Broncos’ big run began with last trip to San Diego

By: The Associated Press
November 8, 2013 Updated: November 8, 2013 at 8:01 pm
photo - Broncos wide receiver Wes Welker catches a pass as the Denver Broncos beat the Washington Redskins 45-21 Sunday, October 27, 2013 at Sports Authority Field. Michael Ciaglo, The Gazette
Broncos wide receiver Wes Welker catches a pass as the Denver Broncos beat the Washington Redskins 45-21 Sunday, October 27, 2013 at Sports Authority Field. Michael Ciaglo, The Gazette 

ENGLEWOOD - Just over a year ago the Broncos weren't the Super Bowl darlings they are today but the very definition of ordinary.

They were coming off a season in which they'd won the AFC West with an 8-8 record, then ditched Tim Tebow for Peyton Manning, who was hounded by incompletions, interceptions and uncertainty.

They were about to fall to 2-4 when the trudged into the locker room trailing San Diego 24-0 at halftime.

With his charisma and calming demeanor that the Broncos say they already miss while he recovers from heart surgery this week, coach John Fox gave a succinct - but not curt - halftime pep talk.

"We knew we were capable of doing better," wide receiver Demaryius Thomas recounted. "We got a halftime speech from Foxy and ever since then, it's like ... wow!"

Beginning with their 35-24 comeback win over the Chargers, whom the Broncos visit again Sunday, Denver has won 18 of 20 games and has outscored opponents by an average of 36-20.

"I think the record speaks for itself," interim head coach Jack Del Rio said. "It was a tremendous turnaround. It was a pivotal point in the year. We kind of found ourselves at that point and have played great since."

Fox didn't exactly channel Knute Rockne on that night, players recounted this week. His words of wisdom were plain and simple, setting the tone for a classic recalibration that turned the Broncos into a power.

"We're better than this."

"We've got a lot of time left."

"Just go out there and treat it like the score is 0-0."

"Just go have fun and play."

Aside from two hard-to-dismiss defeats, by three points to Baltimore in double-overtime in the playoffs and by six at Indianapolis in Manning's homecoming last month, the Broncos have been an absolute machine ever since their 35-0 second-half run over the Chargers.

This year, they're averaging six touchdowns a game.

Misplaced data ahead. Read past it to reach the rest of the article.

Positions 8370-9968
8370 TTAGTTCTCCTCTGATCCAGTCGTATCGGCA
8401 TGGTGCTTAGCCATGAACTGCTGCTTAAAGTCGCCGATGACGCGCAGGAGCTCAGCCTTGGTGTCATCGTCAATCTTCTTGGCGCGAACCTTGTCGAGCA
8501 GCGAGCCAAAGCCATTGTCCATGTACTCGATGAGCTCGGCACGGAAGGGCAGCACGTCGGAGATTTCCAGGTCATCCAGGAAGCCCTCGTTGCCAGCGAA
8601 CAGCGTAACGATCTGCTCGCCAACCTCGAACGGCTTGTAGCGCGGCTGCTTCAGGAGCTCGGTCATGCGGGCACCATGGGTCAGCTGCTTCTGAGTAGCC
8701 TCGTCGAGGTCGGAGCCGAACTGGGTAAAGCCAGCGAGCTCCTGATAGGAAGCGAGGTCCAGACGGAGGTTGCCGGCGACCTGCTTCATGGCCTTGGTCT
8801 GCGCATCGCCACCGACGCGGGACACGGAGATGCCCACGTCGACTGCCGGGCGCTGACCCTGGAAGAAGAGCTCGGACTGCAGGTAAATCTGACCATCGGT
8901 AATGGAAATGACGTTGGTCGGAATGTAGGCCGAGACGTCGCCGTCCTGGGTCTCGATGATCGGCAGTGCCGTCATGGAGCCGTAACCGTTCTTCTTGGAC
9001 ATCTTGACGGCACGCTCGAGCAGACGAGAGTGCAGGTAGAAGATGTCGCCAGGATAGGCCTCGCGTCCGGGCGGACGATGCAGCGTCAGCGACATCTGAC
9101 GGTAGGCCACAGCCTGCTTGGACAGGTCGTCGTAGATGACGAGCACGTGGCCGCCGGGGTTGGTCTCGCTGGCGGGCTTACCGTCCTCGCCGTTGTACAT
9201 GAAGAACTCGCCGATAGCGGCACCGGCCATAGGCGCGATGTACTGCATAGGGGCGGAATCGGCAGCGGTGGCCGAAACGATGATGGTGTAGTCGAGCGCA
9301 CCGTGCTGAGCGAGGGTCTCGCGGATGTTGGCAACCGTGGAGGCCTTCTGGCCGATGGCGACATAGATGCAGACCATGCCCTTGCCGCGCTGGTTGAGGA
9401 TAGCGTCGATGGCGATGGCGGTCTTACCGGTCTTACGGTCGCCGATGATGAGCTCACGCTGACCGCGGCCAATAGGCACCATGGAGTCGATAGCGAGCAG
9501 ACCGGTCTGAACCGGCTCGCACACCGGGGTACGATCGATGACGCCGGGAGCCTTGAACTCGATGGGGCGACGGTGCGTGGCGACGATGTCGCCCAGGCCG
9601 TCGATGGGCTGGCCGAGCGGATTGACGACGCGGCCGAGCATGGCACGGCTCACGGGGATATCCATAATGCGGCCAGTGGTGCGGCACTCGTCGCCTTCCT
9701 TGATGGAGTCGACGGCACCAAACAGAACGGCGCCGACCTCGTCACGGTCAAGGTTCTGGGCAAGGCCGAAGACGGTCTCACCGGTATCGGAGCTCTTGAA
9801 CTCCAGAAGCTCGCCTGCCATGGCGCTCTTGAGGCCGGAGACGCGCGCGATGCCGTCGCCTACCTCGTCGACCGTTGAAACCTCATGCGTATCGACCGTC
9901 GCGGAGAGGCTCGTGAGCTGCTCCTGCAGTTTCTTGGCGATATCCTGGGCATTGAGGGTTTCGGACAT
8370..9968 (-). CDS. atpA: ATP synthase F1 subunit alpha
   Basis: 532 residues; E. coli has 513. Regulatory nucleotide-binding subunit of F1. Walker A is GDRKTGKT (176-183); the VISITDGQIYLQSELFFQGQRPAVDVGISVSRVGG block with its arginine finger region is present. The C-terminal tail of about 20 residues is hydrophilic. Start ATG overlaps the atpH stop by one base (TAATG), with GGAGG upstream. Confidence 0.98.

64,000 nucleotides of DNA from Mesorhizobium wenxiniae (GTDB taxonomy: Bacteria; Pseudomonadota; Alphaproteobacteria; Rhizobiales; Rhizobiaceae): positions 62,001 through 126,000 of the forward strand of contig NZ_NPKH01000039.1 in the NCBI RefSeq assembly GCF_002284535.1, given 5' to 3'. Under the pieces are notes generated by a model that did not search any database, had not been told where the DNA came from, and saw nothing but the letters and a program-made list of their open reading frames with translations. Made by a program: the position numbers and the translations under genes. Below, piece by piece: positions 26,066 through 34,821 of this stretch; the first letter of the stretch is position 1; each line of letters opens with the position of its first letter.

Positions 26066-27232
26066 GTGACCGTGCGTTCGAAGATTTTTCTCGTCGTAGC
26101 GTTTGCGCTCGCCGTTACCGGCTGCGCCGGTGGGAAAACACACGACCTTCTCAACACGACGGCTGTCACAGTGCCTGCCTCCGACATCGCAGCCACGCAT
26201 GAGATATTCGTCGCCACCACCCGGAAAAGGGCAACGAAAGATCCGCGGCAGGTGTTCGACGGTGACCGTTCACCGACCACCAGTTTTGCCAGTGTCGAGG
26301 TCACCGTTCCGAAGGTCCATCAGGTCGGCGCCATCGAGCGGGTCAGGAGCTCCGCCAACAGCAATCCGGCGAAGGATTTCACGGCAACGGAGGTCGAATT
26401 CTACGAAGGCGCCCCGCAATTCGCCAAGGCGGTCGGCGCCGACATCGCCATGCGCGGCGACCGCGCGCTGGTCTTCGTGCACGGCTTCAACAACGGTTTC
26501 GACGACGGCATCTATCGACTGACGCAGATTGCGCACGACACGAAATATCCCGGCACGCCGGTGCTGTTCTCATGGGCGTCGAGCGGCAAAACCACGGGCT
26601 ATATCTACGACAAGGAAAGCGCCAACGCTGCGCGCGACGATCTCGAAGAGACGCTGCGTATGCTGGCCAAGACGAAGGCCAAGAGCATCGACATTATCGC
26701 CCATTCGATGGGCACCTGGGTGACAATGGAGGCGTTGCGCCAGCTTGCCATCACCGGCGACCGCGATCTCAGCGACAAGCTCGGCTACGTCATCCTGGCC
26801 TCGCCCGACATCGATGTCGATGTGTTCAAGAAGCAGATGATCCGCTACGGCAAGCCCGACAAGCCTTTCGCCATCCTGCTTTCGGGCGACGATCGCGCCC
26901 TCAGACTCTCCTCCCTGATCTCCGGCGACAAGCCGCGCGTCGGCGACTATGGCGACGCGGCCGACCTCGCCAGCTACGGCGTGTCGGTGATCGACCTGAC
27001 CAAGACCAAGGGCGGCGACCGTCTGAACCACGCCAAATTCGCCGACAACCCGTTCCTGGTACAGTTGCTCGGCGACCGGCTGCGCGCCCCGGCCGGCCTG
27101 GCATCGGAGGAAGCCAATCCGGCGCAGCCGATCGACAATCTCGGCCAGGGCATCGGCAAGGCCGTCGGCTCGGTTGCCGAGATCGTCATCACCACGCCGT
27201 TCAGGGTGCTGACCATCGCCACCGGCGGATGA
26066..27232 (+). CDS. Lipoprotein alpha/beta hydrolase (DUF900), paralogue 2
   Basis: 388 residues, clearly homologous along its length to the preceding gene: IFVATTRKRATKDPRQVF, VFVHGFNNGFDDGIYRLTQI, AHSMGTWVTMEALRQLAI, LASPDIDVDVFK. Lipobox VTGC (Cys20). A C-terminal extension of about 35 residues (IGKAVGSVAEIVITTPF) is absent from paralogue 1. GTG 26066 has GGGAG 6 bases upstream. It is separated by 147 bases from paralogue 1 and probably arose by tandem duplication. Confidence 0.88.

"That's a lot of points," marveled Thomas, who kick-started that comeback with a 29-yard touchdown catch, one of three TD passes thrown by Manning that second half to go along with two defensive TDs.

With the addition of Wes Welker, the Broncos have scored 343 points in the first half of this season for an average of 42.9, which would obliterate the NFL record of 36.8 set by the 2007 New England Patriots.

"It's a lot of fun," Thomas said. "A lot of fun."

Just two years ago, Thomas was part of a run-oriented approach directed by Tebow where chances and points were precious. Now, he's an integral part of a high-octane offense where scoring and opportunities are plentiful.

And it all began on Oct. 15, 2012.

"That was one of my favorite games of all time," tight end Joel Dreessen said. "I've never been a part of something like that where we were down 24-0 at half, everyone's in trouble at halftime, we get sent to our lockers and we come out and just everything is working. It was just such a fun, fun half to come back and be a part of."

Right guard Louis Vasquez, who signed a big free agent deal with Denver in the offseason after playing four years in San Diego, saw the game through the prism of collapse, not comeback.

"At the time, we felt like we were rolling pretty well. We had it sewn up, we just had to go out and finish," Vasquez said. "Then at the end of it all it was like witnessing your dog die. It was just a bad feeling, a bad taste in your mouth."

Vasquez is one of three Broncos, along with defensive end Shaun Phillips and backup cornerback Quentin Jammer, who were on the wrong side of 35-24 and will be making their homecoming Sunday when the Broncos (7-1) visit the Chargers (4-4).

"I asked Shaun Phillips once, 'Man, what did you guys think when we came back from 24 points down?'" Dreessen recalled. "He was like, 'Man, there was nothing we could do.'"

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